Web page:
• High blood pressure
  • Lung, kidney, or heart problems
  • Diabetes
  • Autoimmune diseases
  • Sexually transmitted diseases
  • HIV

If a woman has suffered a previous pregnancy loss or from other reproductive issues, it would also be  classified as a pre-existing condition. Events like these would more than likely result in future pregnancies being labeled high-risk.

Medical Conditions That Arise During Pregnancy

Doctors and patients don’t always know a pregnancy is high-risk from the start. In fact, specific conditions affecting a woman’s ability to carry her baby can be a result of the pregnancy itself. In these situations, the circumstances usually have little to do with the mother’s pre-pregnancy health.

  • Some of the most common high-risk pregnancy conditions are:
  • Preeclampsia
  • Gestational diabetes
  • Placenta previa
  • Premature
  • Pregnancies with multiples

Are There Ways to Prevent Complications During a High-Risk Pregnancy?

One of the best things you can do for yourself and your baby during a high-risk pregnancy is to keep your prenatal appointments. Consistent doctor supervision is vital to ensuring your child’s health and development.

Beyond medical care, you should try to maintain a healthy diet and take your prenatal vitamin every day. If your doctor okays exercise, make sure to treat your body gently.

Combatting anxiety and worry with practices like yoga or meditation may prove to be very beneficial. High-risk pregnancies tend to be stressful, so many doctors suggest expectant mothers keep their stress and anxiety levels under control as much as possible.

What Kind of Monitoring is Required During High-Risk Pregnancies?

During your high-risk gestation, there’s a good chance your doctor will send you for specialized monitoring and testing. Some of the most common tests performed during these pregnancies are:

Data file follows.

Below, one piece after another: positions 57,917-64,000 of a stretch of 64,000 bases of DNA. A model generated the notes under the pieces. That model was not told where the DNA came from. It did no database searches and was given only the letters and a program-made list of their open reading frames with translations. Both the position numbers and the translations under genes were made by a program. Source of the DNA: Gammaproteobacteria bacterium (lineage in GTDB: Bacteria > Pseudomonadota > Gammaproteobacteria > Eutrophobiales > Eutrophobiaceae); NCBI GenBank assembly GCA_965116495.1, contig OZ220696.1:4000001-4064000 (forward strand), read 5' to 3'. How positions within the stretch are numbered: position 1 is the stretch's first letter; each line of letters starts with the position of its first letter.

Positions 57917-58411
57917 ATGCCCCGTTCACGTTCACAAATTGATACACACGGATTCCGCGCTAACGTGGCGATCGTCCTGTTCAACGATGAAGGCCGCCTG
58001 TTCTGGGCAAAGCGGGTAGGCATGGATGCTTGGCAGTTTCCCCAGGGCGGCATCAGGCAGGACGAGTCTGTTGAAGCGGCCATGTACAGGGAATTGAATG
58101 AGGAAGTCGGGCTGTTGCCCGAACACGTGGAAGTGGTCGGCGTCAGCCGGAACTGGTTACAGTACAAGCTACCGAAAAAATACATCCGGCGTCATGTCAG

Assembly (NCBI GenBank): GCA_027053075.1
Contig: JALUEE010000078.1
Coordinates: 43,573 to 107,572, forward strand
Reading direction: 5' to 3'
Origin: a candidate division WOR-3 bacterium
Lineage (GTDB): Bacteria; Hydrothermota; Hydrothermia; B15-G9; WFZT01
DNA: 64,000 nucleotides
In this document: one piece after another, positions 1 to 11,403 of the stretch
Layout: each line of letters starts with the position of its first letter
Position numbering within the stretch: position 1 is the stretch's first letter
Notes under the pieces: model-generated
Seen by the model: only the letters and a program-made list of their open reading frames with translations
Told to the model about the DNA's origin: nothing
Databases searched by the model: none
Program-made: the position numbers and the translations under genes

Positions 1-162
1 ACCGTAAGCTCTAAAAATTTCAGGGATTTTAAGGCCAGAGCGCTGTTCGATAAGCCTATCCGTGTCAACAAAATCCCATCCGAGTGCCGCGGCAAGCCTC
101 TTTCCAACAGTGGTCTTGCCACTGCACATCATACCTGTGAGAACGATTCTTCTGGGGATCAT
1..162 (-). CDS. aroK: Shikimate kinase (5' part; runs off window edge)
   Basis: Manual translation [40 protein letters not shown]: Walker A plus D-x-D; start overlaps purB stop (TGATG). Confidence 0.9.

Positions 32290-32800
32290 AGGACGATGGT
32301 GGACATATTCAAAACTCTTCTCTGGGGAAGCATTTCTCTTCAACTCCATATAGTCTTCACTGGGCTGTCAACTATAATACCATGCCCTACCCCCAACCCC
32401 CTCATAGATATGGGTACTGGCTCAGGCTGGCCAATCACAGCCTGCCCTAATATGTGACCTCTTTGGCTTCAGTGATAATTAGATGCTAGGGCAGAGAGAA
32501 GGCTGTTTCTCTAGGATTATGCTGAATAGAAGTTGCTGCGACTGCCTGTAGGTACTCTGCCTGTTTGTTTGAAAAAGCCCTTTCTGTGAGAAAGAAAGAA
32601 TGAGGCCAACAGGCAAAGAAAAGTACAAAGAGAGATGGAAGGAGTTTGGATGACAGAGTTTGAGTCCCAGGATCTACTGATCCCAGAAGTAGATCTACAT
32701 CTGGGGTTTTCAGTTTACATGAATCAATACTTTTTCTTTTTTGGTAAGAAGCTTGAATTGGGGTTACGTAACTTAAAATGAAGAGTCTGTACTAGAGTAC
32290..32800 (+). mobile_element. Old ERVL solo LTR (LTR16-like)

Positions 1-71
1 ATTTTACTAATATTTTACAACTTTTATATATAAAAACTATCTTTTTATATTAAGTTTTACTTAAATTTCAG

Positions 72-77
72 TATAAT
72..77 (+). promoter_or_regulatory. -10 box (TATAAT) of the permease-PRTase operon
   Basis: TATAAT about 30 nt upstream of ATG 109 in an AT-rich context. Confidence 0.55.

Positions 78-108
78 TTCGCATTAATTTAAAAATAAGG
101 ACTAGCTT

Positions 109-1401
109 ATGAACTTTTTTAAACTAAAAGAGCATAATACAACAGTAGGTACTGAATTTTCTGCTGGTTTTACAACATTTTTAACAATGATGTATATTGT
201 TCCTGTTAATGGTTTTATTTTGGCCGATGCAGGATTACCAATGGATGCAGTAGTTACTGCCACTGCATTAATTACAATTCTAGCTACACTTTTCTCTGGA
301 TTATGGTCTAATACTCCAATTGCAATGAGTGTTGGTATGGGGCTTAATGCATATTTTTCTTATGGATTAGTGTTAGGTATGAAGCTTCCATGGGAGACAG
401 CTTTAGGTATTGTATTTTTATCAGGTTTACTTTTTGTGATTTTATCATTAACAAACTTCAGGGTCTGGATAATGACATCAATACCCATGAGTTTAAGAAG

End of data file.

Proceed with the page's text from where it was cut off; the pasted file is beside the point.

• Targeted ultrasounds: Using ultrasound technology, your ob/gyn will be able to take a closer look at suspected problems to see how they’re developing.
  • Amniocentesis: Around the 15th week of pregnancy, your doctor may collect a sample of amniotic fluid from around the baby. This test can help determine if your baby has any genetic conditions or abnormalities.
  • Cordocentesis: During this diagnostic procedure, a small sample of your baby’s blood is retrieved from the umbilical cord. The blood is then tested for genetic and blood conditions.
  • Cervical Length Ultrasound: If your doctor believes you’re at risk for pre-term labor, they may perform an ultrasound to measure the length of your cervix. This test will help determine how high the risk is.

High-Risk Pregnancies Can Still Turn into Healthy Babies

If your doctor believes your pregnancy is high-risk, please don’t fret. While certain considerations must be made to protect mother and baby, you stand a high chance of delivering a happy, healthy little one.

In the event of a high-risk pregnancy, the best thing a woman can do for herself is listen to her doctor.

It’s very important to reduce any stress and anxiety by being kind to yourself and gentle on your body. By allowing yourself the time to rest and simply enjoy your pregnancy, you’ll be paving the way to a healthy delivery of your baby.